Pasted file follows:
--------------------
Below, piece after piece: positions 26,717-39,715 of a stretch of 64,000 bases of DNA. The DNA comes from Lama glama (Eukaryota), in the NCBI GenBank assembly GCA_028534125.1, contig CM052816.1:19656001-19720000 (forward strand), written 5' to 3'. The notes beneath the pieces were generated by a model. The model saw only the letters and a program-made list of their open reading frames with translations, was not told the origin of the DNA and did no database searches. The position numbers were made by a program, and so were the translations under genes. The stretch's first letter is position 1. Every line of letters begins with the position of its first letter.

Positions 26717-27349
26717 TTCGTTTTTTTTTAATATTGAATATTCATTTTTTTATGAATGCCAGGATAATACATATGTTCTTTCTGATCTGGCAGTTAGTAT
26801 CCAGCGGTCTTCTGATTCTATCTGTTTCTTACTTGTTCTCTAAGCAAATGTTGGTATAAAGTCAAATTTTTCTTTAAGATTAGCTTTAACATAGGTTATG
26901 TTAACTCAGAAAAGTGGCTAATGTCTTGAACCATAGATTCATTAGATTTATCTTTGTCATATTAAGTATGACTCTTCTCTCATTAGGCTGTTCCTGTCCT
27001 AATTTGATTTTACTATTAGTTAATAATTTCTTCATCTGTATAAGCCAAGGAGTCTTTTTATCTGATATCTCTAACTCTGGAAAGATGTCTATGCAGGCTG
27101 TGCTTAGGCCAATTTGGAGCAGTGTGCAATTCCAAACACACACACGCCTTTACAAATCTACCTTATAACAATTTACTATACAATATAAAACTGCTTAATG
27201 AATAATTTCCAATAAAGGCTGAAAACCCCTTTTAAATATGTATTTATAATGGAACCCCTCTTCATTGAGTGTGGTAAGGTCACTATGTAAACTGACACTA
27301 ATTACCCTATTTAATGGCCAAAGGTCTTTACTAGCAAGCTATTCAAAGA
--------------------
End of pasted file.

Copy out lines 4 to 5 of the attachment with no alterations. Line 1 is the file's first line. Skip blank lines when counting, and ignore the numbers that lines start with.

26801 CCAGCGGTCTTCTGATTCTATCTGTTTCTTACTTGTTCTCTAAGCAAATGTTGGTATAAAGTCAAATTTTTCTTTAAGATTAGCTTTAACATAGGTTATG
26901 TTAACTCAGAAAAGTGGCTAATGTCTTGAACCATAGATTCATTAGATTTATCTTTGTCATATTAAGTATGACTCTTCTCTCATTAGGCTGTTCCTGTCCT